Diversity & Inclusion
In Canadian Equality Consulting Inc.’s March blog series, we explore Diversity and Inclusion in the workplace. Our aim is to start a productive conversation about why and how to make your workplace more diverse and inclusive by asking questions such as: What is workplace diversity? What is workplace inclusion? How can I work to implement them in my workplace? What obstacles can we work to overcome? How do I get started?
Of course, before we begin this conversation, the first question that readers who are new to Diversity, Equity, and Inclusion (DEI) work may ask is: What is diversity and inclusion?
The Treasury Board of Canada defines a diverse workforce as a workforce “made up of individuals who have an array of identities, abilities, backgrounds, cultures, skills, perspectives and experiences that are representative of Canada’s current and evolving population.”
Similarly, an inclusive workforce is defined as one that is “fair, equitable, supportive, welcoming and respectful. It recognizes, values and leverages differences in identities, abilities, backgrounds, cultures, skills, experiences and perspectives that support and reinforce Canada’s evolving human rights framework.”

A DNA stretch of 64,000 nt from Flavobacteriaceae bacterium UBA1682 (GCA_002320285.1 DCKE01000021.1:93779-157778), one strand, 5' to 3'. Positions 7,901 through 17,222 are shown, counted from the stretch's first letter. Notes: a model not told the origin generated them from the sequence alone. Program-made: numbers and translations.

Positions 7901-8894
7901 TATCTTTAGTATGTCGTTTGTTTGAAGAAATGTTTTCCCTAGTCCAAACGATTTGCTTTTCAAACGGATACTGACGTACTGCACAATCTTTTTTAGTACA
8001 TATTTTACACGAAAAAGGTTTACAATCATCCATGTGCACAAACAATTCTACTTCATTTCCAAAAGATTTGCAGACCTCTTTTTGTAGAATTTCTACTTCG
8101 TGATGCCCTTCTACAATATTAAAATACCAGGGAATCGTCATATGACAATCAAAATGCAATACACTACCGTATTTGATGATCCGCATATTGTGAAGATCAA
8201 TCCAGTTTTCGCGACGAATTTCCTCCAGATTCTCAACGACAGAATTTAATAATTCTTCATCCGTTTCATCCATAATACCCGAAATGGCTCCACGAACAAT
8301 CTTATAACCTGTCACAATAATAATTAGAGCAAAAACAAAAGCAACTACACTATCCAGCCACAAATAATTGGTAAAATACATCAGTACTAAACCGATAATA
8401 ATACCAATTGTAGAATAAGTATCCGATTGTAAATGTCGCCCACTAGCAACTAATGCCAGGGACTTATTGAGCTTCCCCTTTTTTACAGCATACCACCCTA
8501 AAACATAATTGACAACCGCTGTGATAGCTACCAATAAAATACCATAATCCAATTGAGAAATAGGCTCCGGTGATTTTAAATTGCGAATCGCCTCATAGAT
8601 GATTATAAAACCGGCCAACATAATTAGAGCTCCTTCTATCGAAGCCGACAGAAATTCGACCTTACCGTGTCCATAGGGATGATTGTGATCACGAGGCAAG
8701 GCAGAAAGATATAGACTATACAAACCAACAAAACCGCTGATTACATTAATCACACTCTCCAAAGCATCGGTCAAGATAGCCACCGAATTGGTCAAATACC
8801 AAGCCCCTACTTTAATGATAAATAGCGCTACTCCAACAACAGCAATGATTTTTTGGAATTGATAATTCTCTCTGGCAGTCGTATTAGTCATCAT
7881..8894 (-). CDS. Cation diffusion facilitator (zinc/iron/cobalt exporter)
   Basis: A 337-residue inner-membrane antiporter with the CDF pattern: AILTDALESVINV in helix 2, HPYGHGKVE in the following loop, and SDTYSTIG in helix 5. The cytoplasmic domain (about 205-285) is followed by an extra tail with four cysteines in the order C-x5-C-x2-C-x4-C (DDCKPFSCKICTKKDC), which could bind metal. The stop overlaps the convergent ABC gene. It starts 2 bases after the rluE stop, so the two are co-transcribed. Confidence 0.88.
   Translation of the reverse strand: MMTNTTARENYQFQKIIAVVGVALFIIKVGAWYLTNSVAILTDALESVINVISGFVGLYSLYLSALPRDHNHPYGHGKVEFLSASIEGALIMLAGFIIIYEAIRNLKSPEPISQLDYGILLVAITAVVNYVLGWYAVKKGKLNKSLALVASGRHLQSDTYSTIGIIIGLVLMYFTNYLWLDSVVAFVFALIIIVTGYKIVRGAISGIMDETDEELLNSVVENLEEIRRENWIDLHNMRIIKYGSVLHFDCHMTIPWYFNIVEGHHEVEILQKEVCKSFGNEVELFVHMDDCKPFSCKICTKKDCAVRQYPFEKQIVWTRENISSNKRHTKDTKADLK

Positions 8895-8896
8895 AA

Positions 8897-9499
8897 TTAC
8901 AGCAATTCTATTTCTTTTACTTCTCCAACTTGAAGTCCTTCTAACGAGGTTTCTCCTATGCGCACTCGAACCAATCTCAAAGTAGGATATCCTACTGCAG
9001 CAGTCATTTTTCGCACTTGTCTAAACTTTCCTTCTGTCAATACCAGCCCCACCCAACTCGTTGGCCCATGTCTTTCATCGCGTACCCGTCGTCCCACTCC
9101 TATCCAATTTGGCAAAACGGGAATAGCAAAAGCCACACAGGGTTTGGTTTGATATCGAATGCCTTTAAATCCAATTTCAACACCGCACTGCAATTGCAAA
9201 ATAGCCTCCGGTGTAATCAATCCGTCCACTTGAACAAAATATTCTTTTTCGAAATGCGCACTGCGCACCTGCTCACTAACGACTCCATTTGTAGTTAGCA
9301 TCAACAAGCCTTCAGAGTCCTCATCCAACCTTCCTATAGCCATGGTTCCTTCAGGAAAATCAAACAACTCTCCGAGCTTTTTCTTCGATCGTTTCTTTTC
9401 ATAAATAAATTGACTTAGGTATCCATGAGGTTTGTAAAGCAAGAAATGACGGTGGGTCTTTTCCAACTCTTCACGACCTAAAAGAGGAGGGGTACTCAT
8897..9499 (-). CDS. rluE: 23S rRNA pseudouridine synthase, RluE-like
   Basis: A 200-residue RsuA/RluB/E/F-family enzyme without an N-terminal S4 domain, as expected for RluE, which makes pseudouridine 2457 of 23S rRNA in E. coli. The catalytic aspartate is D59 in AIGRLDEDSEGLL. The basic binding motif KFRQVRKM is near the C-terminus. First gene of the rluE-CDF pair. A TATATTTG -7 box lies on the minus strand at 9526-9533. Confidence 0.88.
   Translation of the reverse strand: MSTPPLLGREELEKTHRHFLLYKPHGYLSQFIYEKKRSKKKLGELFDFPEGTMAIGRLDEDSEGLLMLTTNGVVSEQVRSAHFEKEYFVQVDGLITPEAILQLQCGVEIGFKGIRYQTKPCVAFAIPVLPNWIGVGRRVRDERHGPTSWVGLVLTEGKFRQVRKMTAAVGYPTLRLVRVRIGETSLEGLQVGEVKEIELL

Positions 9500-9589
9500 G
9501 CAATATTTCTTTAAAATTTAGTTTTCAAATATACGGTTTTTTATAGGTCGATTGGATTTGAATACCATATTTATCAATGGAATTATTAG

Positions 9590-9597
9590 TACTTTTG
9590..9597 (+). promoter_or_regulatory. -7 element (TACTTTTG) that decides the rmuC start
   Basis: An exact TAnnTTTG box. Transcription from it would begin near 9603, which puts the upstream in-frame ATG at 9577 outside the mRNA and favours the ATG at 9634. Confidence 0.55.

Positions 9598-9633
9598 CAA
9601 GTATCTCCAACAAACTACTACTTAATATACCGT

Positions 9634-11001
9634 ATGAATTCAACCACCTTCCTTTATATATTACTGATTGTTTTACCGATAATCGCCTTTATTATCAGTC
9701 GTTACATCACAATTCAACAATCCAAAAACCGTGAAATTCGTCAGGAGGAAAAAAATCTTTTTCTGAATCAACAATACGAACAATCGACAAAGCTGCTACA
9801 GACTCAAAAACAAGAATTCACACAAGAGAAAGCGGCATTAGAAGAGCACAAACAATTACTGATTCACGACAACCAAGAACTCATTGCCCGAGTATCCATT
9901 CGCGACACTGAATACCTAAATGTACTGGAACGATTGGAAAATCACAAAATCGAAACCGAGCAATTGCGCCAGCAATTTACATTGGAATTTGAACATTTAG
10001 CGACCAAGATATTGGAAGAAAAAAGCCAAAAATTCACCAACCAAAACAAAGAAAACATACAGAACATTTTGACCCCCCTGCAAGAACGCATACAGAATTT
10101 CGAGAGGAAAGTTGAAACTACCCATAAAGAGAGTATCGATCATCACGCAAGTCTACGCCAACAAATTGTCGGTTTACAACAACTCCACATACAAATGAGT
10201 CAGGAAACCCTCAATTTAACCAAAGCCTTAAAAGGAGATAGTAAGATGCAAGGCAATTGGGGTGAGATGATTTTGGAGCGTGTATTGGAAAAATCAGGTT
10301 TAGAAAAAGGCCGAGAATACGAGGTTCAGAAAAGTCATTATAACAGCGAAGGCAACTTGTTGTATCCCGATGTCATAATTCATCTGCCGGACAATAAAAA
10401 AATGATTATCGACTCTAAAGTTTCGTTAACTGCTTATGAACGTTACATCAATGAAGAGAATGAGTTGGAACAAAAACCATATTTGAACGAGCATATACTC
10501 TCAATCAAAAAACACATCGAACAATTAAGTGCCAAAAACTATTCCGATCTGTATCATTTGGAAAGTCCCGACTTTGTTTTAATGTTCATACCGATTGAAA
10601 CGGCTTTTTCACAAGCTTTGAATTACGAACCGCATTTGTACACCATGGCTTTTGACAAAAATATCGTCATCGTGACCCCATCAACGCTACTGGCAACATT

We know organizations have many competing priorities – so why prioritize diversity and inclusion?
The short answer is because building diversity and inclusion will benefit your organization. Here are some quick statistics about why diversity matters in the workplace:
- Demographic shifts are showing increased young people (25-34) including Millennials and Gen Z are entering the labour market and positions of organizational leadership. Diversity and inclusion are some of the main asks of employers by this age group.
- Two-thirds of job seekers consider an organization’s workplace diversity and inclusion efforts when job hunting.
- A diverse and inclusive employee base, with a range of perspectives, is simply more competitive in a globalized economy, to both clients and prospective employees.
- An inclusive workplace enables employees to make better decisions by up to 20%.
- Companies in the top 25% for gender diversity on their executive teams were 21% more likely to have above-average profitability than companies in the lowest 25%.
- Inclusion in the workplace makes an organization 19% more likely to retain employees.
- And ultimately, diverse workforces are 33% more likely to be profitable than non-diverse workforces.
See the benefits already? Then join us in this six-part series as we examine:
- What is Workplace Diversity?
- What is Workplace Inclusion?
- Examples of workplace Diversity & Inclusion
- Why Diversity and Inclusion efforts fail
- Resources for workplace Diversity and Inclusion
- CEC Services related to Diversity & Inclusion in the workplace
Need help with increasing and supporting workplace diversity? Contact Canadian Equality Consulting and begin a discussion on how to make your workplace more responsive to the needs of your diverse employees.